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The Cryosphere An interactive open-access journal of the European Geosciences Union
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https://doi.org/10.5194/tc-2019-325
© Author(s) 2020. This work is distributed under
the Creative Commons Attribution 4.0 License.
https://doi.org/10.5194/tc-2019-325
© Author(s) 2020. This work is distributed under
the Creative Commons Attribution 4.0 License.

Submitted as: research article 06 Mar 2020

Submitted as: research article | 06 Mar 2020

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This preprint is currently under review for the journal TC.

21st century estimates of mass loss rates from glaciers in the Gulf of Alaska and Canadian Archipelago using a GRACE constrained glacier model

Lavanya Ashokkumar and Christopher Harig Lavanya Ashokkumar and Christopher Harig
  • Department of Geosciences, University of Arizona, Tucson, AZ 85721, USA

Abstract. Ice mass loss rates from glaciers in the Gulf of Alaska and the Canadian Archipelago are expected to increase through the end of century in response to increasing temperatures. Here, we develop a new glacier model constrained by GRACE gravimetry observations for the period between 2002 and 2017. The high temporal and regional spatial resolution of GRACE mass balance estimates allows us to estimate regional glacier sensitivities to atmospheric changes, and account for higher order of glacier dynamics. We use our regionally constrained models to extrapolate future mass loss under different climate emission scenarios. Generally our 21st century sea level estimates are at the high end compared to other studies. We find that the Gulf of Alaska exhibits the highest mass loss rates between −79 to −112 Gt yr−1 between 2006 and 2100 under different scenarios, and displays the highest sensitivity to the specific scenario (RCP 2.6/4.5/8.5). Our estimates for Baffin Island are significantly higher than prior work (−57 to −85 Gt yr−1) and are comparable to projected mass loss rates from the Ellesmere region (−63 to −101 Gt yr−1).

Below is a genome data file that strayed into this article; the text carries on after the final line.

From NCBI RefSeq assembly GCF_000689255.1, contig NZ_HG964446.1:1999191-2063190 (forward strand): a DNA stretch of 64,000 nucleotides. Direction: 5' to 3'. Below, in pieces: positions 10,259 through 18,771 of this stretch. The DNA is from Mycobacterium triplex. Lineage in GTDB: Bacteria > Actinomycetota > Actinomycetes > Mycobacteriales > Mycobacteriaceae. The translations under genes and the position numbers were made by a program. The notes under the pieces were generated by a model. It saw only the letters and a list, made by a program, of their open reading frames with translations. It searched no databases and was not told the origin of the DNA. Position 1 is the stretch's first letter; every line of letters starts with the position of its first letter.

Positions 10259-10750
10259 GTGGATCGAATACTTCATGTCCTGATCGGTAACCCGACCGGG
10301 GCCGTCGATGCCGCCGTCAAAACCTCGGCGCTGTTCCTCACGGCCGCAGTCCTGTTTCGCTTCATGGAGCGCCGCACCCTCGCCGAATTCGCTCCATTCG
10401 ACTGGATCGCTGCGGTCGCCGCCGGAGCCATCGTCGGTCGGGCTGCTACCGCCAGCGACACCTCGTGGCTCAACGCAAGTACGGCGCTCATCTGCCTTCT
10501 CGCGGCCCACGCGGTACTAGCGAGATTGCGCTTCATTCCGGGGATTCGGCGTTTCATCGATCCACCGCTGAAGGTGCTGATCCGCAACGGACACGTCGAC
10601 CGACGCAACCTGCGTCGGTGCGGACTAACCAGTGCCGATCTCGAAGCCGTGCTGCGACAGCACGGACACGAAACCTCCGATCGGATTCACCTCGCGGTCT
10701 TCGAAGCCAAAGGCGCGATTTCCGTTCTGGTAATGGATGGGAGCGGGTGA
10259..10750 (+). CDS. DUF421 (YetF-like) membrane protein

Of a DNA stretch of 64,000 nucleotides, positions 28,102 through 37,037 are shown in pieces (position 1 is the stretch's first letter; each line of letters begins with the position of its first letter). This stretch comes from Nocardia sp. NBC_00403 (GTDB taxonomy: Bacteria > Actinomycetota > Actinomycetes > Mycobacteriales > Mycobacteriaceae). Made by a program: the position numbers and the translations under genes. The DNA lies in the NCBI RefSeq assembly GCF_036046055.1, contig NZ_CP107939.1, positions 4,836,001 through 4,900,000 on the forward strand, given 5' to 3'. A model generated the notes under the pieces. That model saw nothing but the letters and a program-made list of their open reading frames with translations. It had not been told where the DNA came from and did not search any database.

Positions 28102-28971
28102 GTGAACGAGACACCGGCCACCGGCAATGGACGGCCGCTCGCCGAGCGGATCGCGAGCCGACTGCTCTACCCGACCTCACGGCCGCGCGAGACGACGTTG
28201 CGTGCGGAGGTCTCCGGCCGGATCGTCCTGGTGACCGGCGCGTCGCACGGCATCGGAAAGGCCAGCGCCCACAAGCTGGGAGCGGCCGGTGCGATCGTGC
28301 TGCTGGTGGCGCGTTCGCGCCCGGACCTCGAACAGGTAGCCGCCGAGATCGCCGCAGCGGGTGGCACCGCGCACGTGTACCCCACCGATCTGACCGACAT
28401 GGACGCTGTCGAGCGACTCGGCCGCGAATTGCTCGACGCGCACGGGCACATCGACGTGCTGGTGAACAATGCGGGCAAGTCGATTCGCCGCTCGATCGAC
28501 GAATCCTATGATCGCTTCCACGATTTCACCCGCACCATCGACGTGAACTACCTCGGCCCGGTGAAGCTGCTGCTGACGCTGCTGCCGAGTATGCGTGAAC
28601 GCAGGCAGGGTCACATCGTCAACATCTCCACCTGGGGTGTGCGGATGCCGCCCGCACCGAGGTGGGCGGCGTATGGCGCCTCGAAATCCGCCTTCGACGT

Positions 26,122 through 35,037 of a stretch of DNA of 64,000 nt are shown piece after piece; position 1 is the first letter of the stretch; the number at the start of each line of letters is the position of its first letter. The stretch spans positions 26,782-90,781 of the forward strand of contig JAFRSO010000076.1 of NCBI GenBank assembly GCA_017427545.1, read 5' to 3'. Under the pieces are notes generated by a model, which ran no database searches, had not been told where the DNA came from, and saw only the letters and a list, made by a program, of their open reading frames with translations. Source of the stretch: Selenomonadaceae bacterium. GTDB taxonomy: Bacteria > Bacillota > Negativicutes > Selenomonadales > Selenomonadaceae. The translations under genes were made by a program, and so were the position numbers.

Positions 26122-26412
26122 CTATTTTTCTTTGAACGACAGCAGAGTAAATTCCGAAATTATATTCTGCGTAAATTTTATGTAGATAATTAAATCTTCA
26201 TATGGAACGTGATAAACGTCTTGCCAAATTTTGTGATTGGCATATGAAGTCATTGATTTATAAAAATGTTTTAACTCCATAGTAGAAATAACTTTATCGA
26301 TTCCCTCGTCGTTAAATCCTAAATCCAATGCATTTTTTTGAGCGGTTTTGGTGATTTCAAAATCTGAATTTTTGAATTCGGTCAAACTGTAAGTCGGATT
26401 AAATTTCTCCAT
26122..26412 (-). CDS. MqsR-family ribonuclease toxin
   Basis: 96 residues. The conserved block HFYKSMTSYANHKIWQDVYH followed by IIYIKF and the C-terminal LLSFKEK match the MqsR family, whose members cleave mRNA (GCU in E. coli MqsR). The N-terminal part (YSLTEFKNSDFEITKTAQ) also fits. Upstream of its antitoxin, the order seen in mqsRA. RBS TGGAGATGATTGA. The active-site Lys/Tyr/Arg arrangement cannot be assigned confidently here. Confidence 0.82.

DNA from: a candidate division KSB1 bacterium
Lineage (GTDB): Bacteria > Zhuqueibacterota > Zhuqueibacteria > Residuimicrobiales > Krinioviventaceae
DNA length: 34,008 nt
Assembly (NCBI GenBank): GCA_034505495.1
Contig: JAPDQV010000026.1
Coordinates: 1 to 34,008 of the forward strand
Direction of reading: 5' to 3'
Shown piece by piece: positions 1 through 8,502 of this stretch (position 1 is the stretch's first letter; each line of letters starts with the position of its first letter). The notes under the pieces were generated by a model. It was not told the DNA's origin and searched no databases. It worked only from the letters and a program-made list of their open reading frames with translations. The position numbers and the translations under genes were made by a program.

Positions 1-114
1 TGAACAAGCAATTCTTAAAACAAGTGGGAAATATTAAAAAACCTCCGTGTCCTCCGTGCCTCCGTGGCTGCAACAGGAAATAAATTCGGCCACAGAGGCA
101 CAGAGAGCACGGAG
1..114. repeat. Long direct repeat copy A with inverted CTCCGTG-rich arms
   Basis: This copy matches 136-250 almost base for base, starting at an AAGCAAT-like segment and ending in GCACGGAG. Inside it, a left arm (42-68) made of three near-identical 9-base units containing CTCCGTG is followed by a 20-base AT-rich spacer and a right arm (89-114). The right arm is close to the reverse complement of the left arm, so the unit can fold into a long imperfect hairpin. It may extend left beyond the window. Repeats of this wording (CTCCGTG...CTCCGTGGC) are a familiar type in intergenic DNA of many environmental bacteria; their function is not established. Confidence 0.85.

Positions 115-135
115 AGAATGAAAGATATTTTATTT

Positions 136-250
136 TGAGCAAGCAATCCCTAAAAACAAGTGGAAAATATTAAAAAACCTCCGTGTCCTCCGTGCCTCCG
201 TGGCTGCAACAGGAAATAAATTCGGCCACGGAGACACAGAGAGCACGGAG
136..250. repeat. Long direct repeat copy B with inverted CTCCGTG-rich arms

Lavanya Ashokkumar and Christopher Harig

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Status: open (until 01 May 2020)
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Lavanya Ashokkumar and Christopher Harig

Lavanya Ashokkumar and Christopher Harig

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Latest update: 06 Apr 2020
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Short summary
Glacier mass loss or melting is expected to increase due to global temperature, and the rates of loss are rapidly increasing in the recent decades. In order to estimate the future sea-level rates more accurately, we need to determine the current rates of glacier loss. From our combined approach in glacier modelling and remote sensing, we are able to understand the sensitivity of glaciers in different regions to the climate change.
Glacier mass loss or melting is expected to increase due to global temperature, and the rates of...
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